In FIG. 1, two conventional private line data circuits 10 are shown interconnected with two channel units 80 in a conventional channel bank 20. The two private line data circuits 10 also interconnect to customer provided equipment (CPE) 30 over a network 40 such as modems 32. A point of demarcation exists between the CPE 30 and the telephone network 40. The channel unit 20 can be conventionally a D4 or an SLC 96 channel unit and is connected to conventional T1 transmission lines 50.
The arrangement shown in FIG. 1 permits the long distance connection of computers so that two computers can talk directly to each other, transfer data, and to do this with a minimal amount of errors in the transmission. In FIG. 1, each four wire equalized transmission only (ETO) channel unit 80 in the central office channel bank 20 is connected to a data station termination (DST) 12 at the customer's premise. DSTs constitute termination equipment generally referred to as network channel termination equipment (NCTE). If two data circuits B1 and B2 are required at the customer's premise, then two four wire ETO channel units and two DSTs are required. This is the configuration of FIG. 1. Each data circuit 10 requires two cable pairs 60 and 70--one pair (T1, R1) 60 for transmit and one pair (T,R) 70 for receive. In the configuration of FIG. 1, four cable pairs are required for implementation of the two separate analog data circuits 10.
Private line data circuits 10 including the actual cable pairs and the DSTs must be tested. For example, the channel units 80 and the DSTs 12 must be aligned for a one KHz level and frequency response. This alignment procedure is complicated and typically requires several persons. The alignment procedure also involves multiple sending and measuring sequences. Furthermore, the operation of these components 12 and 80 can be effected by impairments on the cable pairs 60 and 70 such as impulse noise, cross-talk or 60 Hz interference.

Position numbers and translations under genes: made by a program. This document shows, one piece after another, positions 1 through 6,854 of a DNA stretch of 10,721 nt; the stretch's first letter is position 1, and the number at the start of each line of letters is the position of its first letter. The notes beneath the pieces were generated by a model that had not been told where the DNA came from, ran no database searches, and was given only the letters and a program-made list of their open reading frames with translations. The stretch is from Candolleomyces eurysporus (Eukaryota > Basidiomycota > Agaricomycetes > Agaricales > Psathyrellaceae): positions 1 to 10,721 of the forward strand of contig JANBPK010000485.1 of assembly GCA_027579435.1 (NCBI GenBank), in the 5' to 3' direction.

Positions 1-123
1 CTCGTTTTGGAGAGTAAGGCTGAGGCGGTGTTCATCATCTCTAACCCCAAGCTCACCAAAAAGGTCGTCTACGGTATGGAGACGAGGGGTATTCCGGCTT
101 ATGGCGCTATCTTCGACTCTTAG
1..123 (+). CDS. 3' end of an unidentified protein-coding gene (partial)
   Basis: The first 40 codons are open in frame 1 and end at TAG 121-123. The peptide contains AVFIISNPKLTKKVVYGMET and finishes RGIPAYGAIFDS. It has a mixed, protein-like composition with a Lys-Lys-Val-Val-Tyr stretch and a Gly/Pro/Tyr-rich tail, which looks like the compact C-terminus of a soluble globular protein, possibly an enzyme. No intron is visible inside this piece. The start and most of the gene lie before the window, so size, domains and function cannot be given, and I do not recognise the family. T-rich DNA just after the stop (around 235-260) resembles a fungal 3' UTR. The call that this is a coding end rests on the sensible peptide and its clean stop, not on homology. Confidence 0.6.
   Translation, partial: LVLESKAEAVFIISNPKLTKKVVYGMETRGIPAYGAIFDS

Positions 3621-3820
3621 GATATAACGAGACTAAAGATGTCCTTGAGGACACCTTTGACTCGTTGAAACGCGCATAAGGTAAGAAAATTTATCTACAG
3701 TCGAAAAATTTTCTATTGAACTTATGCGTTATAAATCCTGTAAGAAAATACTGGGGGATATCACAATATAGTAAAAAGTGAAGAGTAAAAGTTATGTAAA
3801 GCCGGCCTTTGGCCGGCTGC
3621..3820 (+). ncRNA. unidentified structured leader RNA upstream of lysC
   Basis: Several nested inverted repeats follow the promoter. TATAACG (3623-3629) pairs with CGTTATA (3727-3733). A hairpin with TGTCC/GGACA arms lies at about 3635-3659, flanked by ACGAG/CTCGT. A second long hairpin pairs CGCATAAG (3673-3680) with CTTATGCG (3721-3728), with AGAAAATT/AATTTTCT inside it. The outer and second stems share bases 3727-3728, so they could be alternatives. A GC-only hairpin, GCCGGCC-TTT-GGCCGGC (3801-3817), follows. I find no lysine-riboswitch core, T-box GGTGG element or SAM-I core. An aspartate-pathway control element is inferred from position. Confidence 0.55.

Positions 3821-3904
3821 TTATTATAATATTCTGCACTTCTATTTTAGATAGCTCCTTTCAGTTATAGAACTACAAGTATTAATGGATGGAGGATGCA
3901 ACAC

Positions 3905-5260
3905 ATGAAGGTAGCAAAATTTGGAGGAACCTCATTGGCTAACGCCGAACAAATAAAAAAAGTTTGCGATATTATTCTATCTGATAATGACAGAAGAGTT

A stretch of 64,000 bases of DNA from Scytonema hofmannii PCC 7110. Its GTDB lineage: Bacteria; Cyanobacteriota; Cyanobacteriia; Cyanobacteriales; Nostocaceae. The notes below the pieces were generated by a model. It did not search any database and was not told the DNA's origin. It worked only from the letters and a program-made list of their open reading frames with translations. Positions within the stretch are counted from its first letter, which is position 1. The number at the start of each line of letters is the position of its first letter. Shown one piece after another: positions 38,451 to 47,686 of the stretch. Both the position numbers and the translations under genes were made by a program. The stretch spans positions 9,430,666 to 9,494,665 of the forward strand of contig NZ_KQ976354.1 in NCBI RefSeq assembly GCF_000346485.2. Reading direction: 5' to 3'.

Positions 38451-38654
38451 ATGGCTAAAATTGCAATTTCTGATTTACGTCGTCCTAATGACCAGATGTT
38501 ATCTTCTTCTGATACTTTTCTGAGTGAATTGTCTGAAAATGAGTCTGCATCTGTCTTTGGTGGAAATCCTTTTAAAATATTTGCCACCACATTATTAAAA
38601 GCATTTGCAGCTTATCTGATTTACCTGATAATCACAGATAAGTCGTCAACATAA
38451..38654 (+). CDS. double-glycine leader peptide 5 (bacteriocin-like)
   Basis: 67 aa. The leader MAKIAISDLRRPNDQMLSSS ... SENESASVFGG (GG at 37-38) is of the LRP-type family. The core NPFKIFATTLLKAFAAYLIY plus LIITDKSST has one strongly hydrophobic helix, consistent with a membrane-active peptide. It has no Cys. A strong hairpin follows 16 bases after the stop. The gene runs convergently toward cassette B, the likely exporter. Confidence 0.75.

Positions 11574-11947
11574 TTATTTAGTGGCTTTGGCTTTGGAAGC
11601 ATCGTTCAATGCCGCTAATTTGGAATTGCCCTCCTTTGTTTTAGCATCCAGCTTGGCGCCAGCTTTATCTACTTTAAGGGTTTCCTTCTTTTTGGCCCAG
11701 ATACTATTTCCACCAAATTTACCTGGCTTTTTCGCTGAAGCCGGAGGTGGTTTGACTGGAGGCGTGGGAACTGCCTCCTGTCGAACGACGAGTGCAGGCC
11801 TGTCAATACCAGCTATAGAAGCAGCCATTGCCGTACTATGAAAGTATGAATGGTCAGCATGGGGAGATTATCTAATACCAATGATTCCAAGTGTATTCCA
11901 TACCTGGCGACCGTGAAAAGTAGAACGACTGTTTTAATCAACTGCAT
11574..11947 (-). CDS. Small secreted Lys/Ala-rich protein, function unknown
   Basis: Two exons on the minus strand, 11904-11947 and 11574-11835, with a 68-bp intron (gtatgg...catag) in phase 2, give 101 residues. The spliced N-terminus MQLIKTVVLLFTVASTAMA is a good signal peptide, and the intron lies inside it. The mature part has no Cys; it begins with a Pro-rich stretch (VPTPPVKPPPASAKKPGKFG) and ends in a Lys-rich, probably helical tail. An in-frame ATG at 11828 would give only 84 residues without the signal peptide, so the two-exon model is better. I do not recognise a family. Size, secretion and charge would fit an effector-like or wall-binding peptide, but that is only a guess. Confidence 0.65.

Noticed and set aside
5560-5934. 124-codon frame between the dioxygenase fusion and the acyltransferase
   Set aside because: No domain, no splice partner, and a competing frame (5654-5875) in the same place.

In FIG. 2, a first conventional approach for testing the private line data circuits 10 of FIG. 1 is shown for one circuit. Most telephone companies use remote testing 230 and remote access 240 systems to access the private line data circuit and to measure the tones appearing thereon. For example, to facilitate remote testing of the circuit, a DST 12 is often equipped with a loopback circuit 200 having relay contacts 210A, 210B and 210C. Loopback is a method of performing transmission tests of access lines from the serving switching center (i.e., the channel bank 20) that does not require the assistance of personnel at the served terminal (i.e., the NCTE). This loopback circuit 200 connects the incoming signal on the receive line 70 back to the transmit lines 60 by opening contacts 210A and 210B and closing contact 210C. Hence, an analog signal can be transmitted from the channel unit 80 to the DST 12 looped back at the DST 12, received and measured at the channel unit 80. This verifies the integrity of the entire circuit 10 from one central location. The loopback circuit 200 detects a unique tone for a predetermined period of time such as two seconds on lines 220 and then activates the contacts 210A through 210C.